Charles D. Stimson, who served as the Defense Department’s top official on detainee affairs from 2004 to 2007 and is now a senior legal fellow at the conservative Heritage Foundation, said the statements “certainly will increase the pressure on Holder to mount some kind of investigation.”
In addition to domestic political pressures, the United States appears to have a legal obligation as a party to the international Convention against Torture to follow up on the torture statements. That treaty requires signatory states to conduct a “prompt and impartial investigation, wherever there is reasonable ground to believe that an act of torture has been committed in any territory under its jurisdiction.”
The Bush administration placed its interrogation operations offshore, at the American base in Cuba and at secret C.I.A. sites, and officials have sometimes argued that they were not on territory under American jurisdiction. But that assertion has been eroded by court decisions concerning the Guantánamo detention center, and it is unlikely that the Obama administration would use such a loophole to avoid the torture convention’s effect.
“There’s a moral, legal and practical obligation of the United States to follow this allegation in good faith wherever it leads,” said Juan E. Méndez, a veteran human rights lawyer who is president of the International Center for Transitional Justice in New York.
Where such an inquiry might lead is an unsettling question for departing Bush administration officials, who have long worried that aggressive policies could make them vulnerable to civil or criminal liability.
If rank-and-file interrogators are protected by the Justice Department’s assurance that their actions were legal, what about the lawyers who gave the assurances? What about the senior officials, including President Bush, who approved the use of waterboarding and other such tactics?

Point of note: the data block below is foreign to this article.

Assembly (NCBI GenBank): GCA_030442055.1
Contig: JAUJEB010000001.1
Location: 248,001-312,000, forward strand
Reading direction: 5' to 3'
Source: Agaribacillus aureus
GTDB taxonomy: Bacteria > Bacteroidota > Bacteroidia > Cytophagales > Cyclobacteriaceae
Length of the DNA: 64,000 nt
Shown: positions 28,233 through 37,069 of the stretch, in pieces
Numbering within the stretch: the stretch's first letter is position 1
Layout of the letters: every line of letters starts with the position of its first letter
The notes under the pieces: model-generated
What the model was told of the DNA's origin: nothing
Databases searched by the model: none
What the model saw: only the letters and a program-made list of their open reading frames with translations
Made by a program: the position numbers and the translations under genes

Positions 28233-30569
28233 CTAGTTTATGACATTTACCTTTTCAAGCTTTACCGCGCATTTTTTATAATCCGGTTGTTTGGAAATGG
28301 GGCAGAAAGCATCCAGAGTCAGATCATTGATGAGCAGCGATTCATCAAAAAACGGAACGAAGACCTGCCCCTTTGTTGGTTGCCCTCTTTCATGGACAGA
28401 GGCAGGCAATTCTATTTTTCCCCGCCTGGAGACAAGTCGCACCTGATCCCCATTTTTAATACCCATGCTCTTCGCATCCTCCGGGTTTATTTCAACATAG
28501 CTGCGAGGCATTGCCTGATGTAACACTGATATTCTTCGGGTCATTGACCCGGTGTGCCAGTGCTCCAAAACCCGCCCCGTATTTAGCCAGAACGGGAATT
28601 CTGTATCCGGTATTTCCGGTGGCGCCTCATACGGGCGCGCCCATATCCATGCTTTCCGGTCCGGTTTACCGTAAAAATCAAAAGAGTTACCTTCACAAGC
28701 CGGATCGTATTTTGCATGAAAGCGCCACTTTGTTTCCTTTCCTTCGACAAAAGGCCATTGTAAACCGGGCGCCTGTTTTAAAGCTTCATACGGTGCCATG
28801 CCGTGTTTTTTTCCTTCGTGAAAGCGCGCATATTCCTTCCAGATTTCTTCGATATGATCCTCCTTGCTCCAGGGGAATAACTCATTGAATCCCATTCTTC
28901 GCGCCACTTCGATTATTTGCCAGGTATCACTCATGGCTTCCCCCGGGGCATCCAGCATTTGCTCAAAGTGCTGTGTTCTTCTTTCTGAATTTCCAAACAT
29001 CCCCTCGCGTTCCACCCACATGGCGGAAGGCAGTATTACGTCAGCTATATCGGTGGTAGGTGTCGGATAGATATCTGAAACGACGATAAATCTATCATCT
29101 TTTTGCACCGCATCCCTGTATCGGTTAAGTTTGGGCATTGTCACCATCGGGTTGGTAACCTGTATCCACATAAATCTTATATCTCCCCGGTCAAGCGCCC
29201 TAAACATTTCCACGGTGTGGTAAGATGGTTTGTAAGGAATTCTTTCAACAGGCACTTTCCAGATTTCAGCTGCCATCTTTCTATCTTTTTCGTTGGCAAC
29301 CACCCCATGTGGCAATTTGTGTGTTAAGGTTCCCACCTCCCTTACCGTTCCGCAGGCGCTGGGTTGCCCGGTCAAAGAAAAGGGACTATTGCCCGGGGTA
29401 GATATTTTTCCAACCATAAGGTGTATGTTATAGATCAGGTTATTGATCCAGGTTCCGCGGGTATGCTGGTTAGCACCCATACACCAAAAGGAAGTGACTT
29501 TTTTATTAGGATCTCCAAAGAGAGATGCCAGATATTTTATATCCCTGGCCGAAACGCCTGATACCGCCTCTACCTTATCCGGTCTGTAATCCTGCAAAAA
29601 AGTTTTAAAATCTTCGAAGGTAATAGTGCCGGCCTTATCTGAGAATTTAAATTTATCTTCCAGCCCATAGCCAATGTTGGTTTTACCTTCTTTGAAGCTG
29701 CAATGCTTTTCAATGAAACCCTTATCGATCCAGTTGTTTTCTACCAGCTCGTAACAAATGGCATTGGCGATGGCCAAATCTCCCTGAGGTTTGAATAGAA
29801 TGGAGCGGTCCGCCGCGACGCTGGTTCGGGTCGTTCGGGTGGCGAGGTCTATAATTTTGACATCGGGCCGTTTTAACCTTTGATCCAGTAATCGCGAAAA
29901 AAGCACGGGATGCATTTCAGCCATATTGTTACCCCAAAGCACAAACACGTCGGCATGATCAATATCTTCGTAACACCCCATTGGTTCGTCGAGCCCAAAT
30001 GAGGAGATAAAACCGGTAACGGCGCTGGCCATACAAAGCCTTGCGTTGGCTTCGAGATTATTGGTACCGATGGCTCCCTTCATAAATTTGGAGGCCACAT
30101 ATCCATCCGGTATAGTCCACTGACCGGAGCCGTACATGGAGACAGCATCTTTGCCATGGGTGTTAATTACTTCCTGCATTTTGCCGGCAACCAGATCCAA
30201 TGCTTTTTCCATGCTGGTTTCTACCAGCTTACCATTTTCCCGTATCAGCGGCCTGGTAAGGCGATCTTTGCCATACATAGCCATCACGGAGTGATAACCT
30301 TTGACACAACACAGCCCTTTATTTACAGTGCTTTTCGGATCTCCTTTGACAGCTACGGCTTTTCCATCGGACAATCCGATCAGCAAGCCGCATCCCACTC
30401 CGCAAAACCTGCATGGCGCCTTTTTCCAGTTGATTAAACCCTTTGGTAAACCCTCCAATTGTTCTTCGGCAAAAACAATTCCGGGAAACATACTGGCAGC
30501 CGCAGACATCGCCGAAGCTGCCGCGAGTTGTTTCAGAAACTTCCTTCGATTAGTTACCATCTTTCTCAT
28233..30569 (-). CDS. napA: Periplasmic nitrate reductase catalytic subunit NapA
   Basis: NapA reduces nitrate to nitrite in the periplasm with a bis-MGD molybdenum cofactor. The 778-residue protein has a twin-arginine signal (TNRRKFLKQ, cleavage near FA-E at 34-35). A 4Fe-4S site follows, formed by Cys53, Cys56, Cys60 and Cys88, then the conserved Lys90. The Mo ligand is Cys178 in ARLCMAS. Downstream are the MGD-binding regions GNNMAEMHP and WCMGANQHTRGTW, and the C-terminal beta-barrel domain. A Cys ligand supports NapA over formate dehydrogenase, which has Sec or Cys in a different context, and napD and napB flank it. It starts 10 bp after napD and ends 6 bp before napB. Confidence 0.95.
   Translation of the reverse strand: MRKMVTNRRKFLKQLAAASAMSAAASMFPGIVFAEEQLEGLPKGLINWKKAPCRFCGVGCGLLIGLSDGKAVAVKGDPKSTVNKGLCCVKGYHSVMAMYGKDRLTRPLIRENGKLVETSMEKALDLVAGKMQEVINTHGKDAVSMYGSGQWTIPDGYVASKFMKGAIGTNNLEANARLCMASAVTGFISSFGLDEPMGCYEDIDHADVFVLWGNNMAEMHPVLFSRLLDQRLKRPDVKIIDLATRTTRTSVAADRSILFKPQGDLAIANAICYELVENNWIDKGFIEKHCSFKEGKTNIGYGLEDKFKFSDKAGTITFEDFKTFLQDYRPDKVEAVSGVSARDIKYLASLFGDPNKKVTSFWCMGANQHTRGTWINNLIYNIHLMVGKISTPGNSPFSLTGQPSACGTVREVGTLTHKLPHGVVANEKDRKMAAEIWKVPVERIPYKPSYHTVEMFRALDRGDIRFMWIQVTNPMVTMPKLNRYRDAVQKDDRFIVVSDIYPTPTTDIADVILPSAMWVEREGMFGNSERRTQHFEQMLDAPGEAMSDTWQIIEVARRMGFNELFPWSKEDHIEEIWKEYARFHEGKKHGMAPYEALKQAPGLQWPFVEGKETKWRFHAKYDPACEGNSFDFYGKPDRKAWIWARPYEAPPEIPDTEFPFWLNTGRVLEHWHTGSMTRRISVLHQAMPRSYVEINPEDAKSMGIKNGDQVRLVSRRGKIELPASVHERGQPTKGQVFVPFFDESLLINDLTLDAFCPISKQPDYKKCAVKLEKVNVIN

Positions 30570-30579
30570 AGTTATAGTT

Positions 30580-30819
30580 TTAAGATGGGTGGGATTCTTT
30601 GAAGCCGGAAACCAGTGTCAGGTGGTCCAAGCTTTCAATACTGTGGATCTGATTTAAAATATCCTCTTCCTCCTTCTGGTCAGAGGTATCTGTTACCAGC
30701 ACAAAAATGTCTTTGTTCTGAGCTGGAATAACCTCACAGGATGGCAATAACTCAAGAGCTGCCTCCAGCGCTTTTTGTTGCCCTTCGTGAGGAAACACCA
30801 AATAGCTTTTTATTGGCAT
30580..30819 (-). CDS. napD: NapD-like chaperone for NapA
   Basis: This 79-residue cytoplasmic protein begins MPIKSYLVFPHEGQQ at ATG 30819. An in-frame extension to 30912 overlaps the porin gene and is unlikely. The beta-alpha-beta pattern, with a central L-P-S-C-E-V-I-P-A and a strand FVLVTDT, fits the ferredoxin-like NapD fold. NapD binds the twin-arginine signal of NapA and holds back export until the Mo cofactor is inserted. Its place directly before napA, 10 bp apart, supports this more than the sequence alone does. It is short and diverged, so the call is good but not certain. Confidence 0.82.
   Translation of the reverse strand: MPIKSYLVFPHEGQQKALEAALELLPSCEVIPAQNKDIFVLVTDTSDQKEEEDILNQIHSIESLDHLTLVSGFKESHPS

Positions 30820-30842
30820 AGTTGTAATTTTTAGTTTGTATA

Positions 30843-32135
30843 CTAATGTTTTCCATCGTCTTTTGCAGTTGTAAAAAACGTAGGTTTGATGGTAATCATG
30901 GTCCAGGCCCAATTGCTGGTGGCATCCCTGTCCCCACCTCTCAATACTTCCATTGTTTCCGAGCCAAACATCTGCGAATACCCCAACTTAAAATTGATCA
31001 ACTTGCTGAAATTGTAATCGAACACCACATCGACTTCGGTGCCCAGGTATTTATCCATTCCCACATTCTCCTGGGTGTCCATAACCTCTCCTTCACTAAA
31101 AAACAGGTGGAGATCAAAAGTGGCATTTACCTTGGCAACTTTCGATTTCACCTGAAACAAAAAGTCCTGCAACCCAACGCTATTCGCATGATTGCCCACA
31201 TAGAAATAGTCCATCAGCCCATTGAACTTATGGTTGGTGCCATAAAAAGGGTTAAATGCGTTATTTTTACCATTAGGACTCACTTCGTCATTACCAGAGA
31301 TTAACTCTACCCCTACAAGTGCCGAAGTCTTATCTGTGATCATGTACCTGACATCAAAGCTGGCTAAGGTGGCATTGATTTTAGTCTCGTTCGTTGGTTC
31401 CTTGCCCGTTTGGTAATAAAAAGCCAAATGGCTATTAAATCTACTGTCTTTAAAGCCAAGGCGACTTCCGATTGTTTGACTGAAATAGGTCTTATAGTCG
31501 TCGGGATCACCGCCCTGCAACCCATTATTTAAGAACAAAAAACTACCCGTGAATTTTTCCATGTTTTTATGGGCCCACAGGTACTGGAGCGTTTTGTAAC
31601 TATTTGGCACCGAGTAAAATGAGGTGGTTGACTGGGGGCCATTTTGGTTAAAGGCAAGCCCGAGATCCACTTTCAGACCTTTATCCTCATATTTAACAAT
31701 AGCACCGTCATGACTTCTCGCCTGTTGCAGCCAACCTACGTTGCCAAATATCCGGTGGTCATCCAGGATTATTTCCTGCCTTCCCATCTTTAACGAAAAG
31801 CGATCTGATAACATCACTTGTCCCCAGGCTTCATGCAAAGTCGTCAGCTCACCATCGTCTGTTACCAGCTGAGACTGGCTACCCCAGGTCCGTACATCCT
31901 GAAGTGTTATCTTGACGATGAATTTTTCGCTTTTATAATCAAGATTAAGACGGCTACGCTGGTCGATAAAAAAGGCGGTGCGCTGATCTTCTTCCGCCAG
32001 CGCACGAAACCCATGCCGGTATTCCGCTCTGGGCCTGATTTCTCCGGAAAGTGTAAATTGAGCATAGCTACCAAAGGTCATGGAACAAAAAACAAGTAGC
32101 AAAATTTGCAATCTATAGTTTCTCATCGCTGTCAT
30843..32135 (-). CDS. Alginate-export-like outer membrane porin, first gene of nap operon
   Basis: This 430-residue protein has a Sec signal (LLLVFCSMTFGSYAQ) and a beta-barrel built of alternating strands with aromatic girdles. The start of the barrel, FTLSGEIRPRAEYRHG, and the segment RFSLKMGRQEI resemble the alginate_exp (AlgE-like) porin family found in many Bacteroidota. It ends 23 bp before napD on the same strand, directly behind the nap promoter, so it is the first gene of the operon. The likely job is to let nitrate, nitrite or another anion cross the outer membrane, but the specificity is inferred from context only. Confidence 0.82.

Such questions are so legally daunting and politically complex that Mr. Obama has played down, while not ruling out, the possibility of a criminal investigation or a national commission to examine past policies. In an interview with ABC last Sunday, he said “my orientation’s going to be to move forward” rather than looking back.
In recent weeks, Mr. Bush, Vice President Cheney and other officials have strongly defended their counterterrorism methods and credited them with preventing attacks on the United States since 2001. Their implicit argument — that the Obama administration should not question policies that protected Americans — was made more explicit and personal by Michael V. Hayden, the departing C.I.A. director, in a session with reporters on Thursday.
“If I’m going to go to an officer and say, ‘I’ve got a truth commission, or I want to post all your e-mails, or, well, we’ve got this guy from the bureau who wants to talk to you,’ ” Mr. Hayden said, it would discourage such a C.I.A. officer from taking risks on behalf of the new president’s policies.
“We have no right to ask this guy to bet his kid’s college education on who’s going to win the off-year election,” Mr. Hayden said, alluding to legal fees that such a C.I.A. officer might face.
At his confirmation hearing, Mr. Holder was asked by Senator Orrin G. Hatch, Republican of Utah, whether he would pursue a criminal investigation of the interrogation programs.
Mr. Holder hedged his response, saying, “Senator, no one’s above the law, and we will follow the evidence, the facts, the law, and let that take us where it should.”
But he added, quoting Mr. Obama, that “we don’t want to criminalize policy differences” and finally pleaded for time to study the matter.
“One of the things I think I’m going to have to do,” Mr. Holder said, “is to become more familiar with what happened that led to the implementation of these policies.”
Copyright 2009 The New York Times Company